Wed
Dec 16 2009 5:23pm

Why Lovecraft Works

Earlier, I noted how the American man of letters Edmund Wilson tried to put a nail in Lovecraft’s literary coffin with his excoriation of HPL’s tics as a writer and the seeming silliness of the latter’s creations. But Wilson never really got why Lovecraft worked then and works now.

In brief, HPL advanced the American gothic literary tradition…and broke with it. Now keep in mind that Lovecraft was a self-proclaimed amateur in every sense of the word: he regarded himself as an amateur journalist, amateur astronomer, and, yes, something of an amateur writer who placed his work in pulp venues like Weird Tales and Amazing Stories. For Lovecraft and his peers—Conan creator, Robert E. Howard, Clark Ashton Smith, and many lesser-known figures—there would be no climbing literary ladders of success into the pages of the New Yorker or Saturday Evening Post. He was one of several purveyors of shock and schlock—no more, no less.

But there was something different about Lovecraft—and, in my view, Howard, too. First, HPL was an aesthete, although one with some rather strange tastes. Second, he was deeply learnéd. Despite his failure to matriculate to university owing to poor health, he was a voracious reader with an enormous appetite for science, history, and philosophy and apparently the time to indulge it all because of his early cloistered life. Lovecraft is your classic example of the home-schooled autodidact: vastly read although not always with the rigor and breadth that the classroom setting provides through outside input and peer debate.

This vast reading, especially in science, promoted a materialistic foundation that informs nearly every one of his tales. This is no small matter in the Lovecraftian ethos of what counts for scary. Or, to put it in plainer terms, Lovecraft didn’t do ghost stories.

The American gothic tradition, as an intellectual construct, is complicated. It was born largely from the ashes of the British gothic tradition, which started with such overwrought and badly written classics as Horace Walpole’s ridiculous Castle of Otranto (1764), William Beckford’s Orientalism-inspired Vathek (first English publication, 1786) and Anne Radcliffe’s massively popular and seemingly endless Mysteries of Udolpho (1794). Although starting as early as 1798 with Charles Brockden Brown’s fascinating Wieland (1798), the American horror tradition had to wait for Edgar Allan Poe’s Tales of the Grotesque and the Arabesque (1839) to come into its own.

What’s especially interesting about the nineteenth-century American literary tradition is that there aren’t a lot of “ghost stories” in it. (This isn’t to say we lack lots of American ghost legends, just not many formal short stories along these lines.) The best explanation for this, the one that comes closest to my own thinking, shows up in scholar Donald Ringe’s American Gothic: Imagination and Reason in Nineteenth-Century Fiction. Not an easy book to track down but definitely worth the reading. In brief, barring occasional exceptions, like Washington Irving’s “Adventure of the German Student” from his Tales of a Traveller (1824) or William Gilmore Simms’ “Grayling” (1859), Ringe suggests that the American immersion in Scottish rationalism—something which informed a good deal of our country’s founding documentation—put the traditional ghost story, and our willingness to suspend disbelief in the clanking machinery of that other world, on the defensive.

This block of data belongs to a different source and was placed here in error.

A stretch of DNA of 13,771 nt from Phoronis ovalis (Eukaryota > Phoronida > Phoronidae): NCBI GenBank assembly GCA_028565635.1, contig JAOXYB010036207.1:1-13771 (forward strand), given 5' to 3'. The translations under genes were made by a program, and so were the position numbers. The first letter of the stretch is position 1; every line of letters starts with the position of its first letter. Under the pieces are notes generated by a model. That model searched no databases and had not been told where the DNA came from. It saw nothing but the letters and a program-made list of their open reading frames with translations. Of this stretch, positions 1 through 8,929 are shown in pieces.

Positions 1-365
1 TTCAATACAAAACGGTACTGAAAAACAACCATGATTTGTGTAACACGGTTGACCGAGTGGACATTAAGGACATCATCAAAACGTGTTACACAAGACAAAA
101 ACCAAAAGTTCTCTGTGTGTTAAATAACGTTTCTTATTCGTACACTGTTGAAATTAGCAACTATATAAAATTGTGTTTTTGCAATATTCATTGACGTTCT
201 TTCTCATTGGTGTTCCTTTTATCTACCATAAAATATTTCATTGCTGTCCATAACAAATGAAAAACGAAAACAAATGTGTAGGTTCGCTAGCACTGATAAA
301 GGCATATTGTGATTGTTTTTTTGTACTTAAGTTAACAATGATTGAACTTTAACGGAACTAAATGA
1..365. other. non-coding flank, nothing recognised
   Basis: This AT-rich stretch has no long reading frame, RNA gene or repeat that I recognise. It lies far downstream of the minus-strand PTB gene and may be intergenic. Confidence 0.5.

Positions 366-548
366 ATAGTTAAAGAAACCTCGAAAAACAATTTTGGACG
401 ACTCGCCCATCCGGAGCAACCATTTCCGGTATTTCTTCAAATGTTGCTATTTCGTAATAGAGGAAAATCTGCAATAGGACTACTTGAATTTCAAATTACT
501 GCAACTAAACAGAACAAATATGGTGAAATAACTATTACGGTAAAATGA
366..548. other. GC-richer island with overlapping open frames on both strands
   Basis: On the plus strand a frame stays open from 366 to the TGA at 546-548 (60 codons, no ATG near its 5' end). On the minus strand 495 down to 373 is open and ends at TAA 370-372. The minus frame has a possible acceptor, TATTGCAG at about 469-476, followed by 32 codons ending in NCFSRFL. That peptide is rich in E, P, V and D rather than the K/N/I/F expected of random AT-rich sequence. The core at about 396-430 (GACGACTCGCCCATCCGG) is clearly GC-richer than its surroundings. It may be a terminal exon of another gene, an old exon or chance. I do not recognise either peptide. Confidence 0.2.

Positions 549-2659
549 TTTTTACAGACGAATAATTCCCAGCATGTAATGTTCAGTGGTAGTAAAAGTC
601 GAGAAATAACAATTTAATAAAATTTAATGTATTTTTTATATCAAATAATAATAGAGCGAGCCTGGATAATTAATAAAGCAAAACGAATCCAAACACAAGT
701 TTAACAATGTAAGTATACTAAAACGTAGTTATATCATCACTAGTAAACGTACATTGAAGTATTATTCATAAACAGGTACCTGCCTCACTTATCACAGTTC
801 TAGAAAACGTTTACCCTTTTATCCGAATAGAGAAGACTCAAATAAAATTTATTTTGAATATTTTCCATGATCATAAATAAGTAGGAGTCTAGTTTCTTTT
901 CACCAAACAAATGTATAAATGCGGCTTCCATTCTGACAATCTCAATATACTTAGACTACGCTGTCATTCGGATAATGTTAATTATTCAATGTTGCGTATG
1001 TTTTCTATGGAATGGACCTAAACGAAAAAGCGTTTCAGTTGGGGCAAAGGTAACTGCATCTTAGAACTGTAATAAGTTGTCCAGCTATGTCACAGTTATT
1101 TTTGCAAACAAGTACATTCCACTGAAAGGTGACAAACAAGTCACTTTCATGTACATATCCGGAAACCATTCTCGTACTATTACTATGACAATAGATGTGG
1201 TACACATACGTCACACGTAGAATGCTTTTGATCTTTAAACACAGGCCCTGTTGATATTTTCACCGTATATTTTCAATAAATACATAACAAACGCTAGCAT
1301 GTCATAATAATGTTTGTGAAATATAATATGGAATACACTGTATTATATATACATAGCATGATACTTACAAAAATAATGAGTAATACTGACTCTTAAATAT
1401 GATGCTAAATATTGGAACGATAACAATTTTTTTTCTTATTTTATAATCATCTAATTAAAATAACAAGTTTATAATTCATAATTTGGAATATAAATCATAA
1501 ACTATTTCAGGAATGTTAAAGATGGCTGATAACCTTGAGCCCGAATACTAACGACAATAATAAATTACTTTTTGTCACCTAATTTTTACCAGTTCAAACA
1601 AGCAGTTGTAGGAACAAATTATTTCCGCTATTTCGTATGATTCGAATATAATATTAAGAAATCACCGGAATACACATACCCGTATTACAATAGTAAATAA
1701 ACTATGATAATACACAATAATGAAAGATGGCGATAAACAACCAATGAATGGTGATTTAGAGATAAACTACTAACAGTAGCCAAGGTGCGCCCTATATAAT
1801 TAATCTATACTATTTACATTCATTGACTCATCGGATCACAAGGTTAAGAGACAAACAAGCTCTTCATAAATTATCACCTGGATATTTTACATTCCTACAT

Consider Lovecraft’s self-proclaimed predecessor Edgar Allan Poe. Have you ever noticed that Poe never really wrote anything one could truly call a “ghost story”?  There may be premature burials, split personalities, murderous intent, guilty consciences, even “metempsychotic” episodes (that’s fancy talk for mind transfers), but there is hardly a rattling chain or vengeful spirit. And this is largely because Poe himself was an avowed materialist (actually materialist pantheist, if you can stomach reading his Eureka: A Prose Poem [1848]). In brief, he didn’t take any stock in ghosts or demons or devils (except that Demon Alcohol)—not that belief in the supernatural is a necessary prerequisite to the writing of ghost stories. But Poe didn’t even hold with presenting stories along those lines, probably because he rightly grasped that for American audiences, ghost stories just wouldn’t do it. They were just, well, too incredible.

Ringe argues that this hard-bitten American rationalism would change after the Civil War with the rise of spiritualism and the sudden cottage industry of spirit-rappers and Ouija-boarders. The loss of over 600,000 American lives, many of them the sons of Union and confederate families, did wonders for the spirit business as desperate mothers and fathers struggled to reach across that greatest of divides to those who died before their time. And while the American ghost story followed that trend to a small extent in the work of postbellum writers like Mary Noailles Murfree (who wrote as Charles Egbert Craddock) and even later Edith Wharton, you’d still be hard pressed with a few exceptions to find much in the way of a traditional ghost story. Instead, the materialist tradition lived on in the continued emphasis on psychological issues (and after Darwin, evolutionary issues).  The most common threat was from the monster within.

What make HPL different is that he took this materialist tradition a whole step forward by suggesting the threat of monsters from without—but not from the land of the dead! For even though HPL claimed common cause with Poe as a materialist, it’s based on a strange reading of his great ancestor. As HPL framed it in one of his letters: if “Poe never drew a human character who lives in the memory, it is because human beings are too contemptible and trivial to deserve such remembrance.” Why is this an unusual take on Poe? Well, in his best tales, HPL is often at pains to demonstrate how insignificant human beings are compared to a universe of aliens  who are older, more powerful and, most important, entirely indifferent to humanity. We’re either good vittles for some hungry ETs or, as Douglas Adams suggested, imminent roadkill in the face of oncoming intergalactic traffic. Either way, HPL’s horrors were often driven by the idea that we’re so very, very little: mere insects under the shadow of some giant alien boot about come down on us big time.